The Concept of Cost-Benefit Analysis

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Cost-benefit analysis (CBA) also known as Benefit-cost analysis (BCA) is an economic tool that is used to systematically decide whether to carry out a specific project or not. CBA is a simple technique that is quick and easy to use for financial decision making before carrying out a project.

The concept of CBA was introduced in the 1840s by a French engineer and economist known as Jules Dupuit. It became a significant tool in the 1950s as a way of comparing the cost of a project and its benefits.

As the name implies, cost-benefit analysis is a method that involves the summation of the benefits of a particular project compared to its corresponding costs. This means that CBA enables you to know the exact cost you will spend on a project and how much the project will benefit you.

The CBA technique can be used in various situations like:

  • Carrying out a new initiative or project
  • To determine if a capital project is feasible
  • The possibility of hiring a new team

Note that the technique is best in simple and quick financial decisions making.

Steps on how to use the CBA tool

Below are the steps to follow when using the cost-benefit analysis tool

  1. Deliberate on the costs and benefits

The first thing to do is to deliberate on all the costs of carrying out the project. List them out accordingly. Do the same for the benefits of the project. Think if there are other costs that might likely occur unexpectedly. Deliberate on any anticipated benefits that may occur.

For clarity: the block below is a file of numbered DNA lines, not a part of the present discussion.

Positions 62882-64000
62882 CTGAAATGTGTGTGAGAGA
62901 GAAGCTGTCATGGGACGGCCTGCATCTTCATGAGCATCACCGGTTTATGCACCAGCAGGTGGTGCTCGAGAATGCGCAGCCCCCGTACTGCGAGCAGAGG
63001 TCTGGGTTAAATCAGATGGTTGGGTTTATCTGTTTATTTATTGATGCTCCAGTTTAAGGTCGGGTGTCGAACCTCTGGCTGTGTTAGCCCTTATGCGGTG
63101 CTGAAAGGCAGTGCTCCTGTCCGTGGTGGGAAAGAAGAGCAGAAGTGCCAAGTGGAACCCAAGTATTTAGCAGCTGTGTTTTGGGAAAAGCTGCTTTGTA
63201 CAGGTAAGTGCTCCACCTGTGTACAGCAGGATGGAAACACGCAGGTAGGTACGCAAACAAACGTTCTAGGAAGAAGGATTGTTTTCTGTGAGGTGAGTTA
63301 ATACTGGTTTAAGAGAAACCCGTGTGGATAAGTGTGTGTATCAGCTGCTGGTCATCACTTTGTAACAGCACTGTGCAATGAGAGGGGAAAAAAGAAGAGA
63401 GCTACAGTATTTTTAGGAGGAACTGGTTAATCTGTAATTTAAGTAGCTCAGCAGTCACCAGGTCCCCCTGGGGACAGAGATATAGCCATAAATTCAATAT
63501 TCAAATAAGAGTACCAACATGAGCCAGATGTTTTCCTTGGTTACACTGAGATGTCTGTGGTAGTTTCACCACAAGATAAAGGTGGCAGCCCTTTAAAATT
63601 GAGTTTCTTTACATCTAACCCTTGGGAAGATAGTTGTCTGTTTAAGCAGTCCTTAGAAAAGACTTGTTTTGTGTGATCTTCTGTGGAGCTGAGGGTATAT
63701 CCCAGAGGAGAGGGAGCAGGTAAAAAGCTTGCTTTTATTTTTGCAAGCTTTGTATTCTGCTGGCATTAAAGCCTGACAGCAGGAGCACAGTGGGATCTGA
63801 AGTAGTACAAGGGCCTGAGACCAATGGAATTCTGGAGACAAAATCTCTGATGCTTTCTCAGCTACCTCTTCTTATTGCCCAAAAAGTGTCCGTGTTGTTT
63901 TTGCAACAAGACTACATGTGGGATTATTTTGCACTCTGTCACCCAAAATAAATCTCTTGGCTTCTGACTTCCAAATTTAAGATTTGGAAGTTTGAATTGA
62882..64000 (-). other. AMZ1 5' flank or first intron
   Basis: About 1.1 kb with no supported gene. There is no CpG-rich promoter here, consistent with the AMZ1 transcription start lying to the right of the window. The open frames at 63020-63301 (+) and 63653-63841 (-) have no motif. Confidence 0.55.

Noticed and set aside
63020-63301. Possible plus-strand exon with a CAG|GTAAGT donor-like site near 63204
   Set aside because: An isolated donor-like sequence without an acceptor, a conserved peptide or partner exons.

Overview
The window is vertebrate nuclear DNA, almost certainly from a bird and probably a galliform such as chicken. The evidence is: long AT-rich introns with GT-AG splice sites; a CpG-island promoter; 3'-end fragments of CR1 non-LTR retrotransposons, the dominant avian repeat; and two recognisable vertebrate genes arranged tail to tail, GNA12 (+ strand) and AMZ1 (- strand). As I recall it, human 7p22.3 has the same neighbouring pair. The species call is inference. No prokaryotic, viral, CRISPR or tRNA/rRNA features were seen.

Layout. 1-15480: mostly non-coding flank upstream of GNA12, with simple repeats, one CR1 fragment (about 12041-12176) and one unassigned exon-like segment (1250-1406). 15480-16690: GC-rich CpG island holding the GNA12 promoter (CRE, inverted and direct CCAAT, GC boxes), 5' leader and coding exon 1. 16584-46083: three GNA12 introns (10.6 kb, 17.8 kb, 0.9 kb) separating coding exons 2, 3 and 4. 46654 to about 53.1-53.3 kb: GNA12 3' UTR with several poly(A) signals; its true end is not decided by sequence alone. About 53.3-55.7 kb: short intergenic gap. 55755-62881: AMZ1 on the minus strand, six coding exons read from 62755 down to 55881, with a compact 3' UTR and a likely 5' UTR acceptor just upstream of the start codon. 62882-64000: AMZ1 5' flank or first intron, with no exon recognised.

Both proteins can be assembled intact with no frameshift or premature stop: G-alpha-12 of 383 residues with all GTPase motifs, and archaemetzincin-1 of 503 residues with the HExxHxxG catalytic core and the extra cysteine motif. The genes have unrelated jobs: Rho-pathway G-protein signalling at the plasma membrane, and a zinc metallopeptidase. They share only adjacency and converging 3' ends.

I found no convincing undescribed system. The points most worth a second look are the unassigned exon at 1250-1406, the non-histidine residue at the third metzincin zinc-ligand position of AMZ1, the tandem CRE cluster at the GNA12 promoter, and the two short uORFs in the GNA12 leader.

If you are able to come up with such costs and benefits, think of how long (the lifespan) the project will take and what the benefits and costs might be overtime.

  1. Assign financial value to the costs

The costs of a project are relatively easy to calculate. The costs includes money spent on human efforts, cost spent on needed physical resources e.t.c.

It is important for you to be able to think of incurred costs once the project is executed. A good example of such cost is the cost of additional staff.

  1. Assign financial value to the benefits

This step is more complex compared to step two above. This is because it is very difficult to accurately forecast revenue. Also, aside from the expected benefits you are anticipating, there are sometimes other soft benefits generated from the project which are also very important. For example, it will be difficult to measure the impact of a project on the environment.

  1. Compare the costs and benefits

This is the last step to take. Haven known the value of all the project costs and benefits, is left for you to compare them. You do this by taking the difference of all the sum total of cost and the sum total of benefits. This can help you to know if the benefits are more than the costs. Also observe the point at which your benefit will be able to pay for the cost, it is usually refer to as the breakeven point. The payback time is the period it will take you to reach the breakeven point.

Use your analysis to determine if you are going to carry out the project or not.

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